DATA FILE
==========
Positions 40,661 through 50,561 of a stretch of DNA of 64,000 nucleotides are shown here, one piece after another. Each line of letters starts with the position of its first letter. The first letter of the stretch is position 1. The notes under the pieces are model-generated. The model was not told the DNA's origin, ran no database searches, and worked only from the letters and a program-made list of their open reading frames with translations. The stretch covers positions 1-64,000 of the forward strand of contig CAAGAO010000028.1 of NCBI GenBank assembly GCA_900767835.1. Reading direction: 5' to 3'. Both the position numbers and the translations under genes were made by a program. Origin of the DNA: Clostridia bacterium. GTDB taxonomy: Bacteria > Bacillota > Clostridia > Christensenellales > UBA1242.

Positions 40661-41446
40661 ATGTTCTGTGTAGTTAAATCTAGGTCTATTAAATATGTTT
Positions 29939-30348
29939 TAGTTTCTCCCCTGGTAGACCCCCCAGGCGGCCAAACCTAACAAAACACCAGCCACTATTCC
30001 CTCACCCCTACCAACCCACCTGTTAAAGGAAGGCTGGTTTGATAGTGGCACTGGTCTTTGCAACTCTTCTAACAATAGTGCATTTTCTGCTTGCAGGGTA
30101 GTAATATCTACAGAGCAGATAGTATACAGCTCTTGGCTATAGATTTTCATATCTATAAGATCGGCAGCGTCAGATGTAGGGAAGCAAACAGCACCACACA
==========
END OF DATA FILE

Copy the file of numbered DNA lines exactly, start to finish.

Positions 40,661 through 50,561 of a stretch of DNA of 64,000 nucleotides are shown here, one piece after another. Each line of letters starts with the position of its first letter. The first letter of the stretch is position 1. The notes under the pieces are model-generated. The model was not told the DNA's origin, ran no database searches, and worked only from the letters and a program-made list of their open reading frames with translations. The stretch covers positions 1-64,000 of the forward strand of contig CAAGAO010000028.1 of NCBI GenBank assembly GCA_900767835.1. Reading direction: 5' to 3'. Both the position numbers and the translations under genes were made by a program. Origin of the DNA: Clostridia bacterium. GTDB taxonomy: Bacteria > Bacillota > Clostridia > Christensenellales > UBA1242.

Positions 40661-41446
40661 ATGTTCTGTGTAGTTAAATCTAGGTCTATTAAATATGTTT
Positions 29939-30348
29939 TAGTTTCTCCCCTGGTAGACCCCCCAGGCGGCCAAACCTAACAAAACACCAGCCACTATTCC
30001 CTCACCCCTACCAACCCACCTGTTAAAGGAAGGCTGGTTTGATAGTGGCACTGGTCTTTGCAACTCTTCTAACAATAGTGCATTTTCTGCTTGCAGGGTA
30101 GTAATATCTACAGAGCAGATAGTATACAGCTCTTGGCTATAGATTTTCATATCTATAAGATCGGCAGCGTCAGATGTAGGGAAGCAAACAGCACCACACA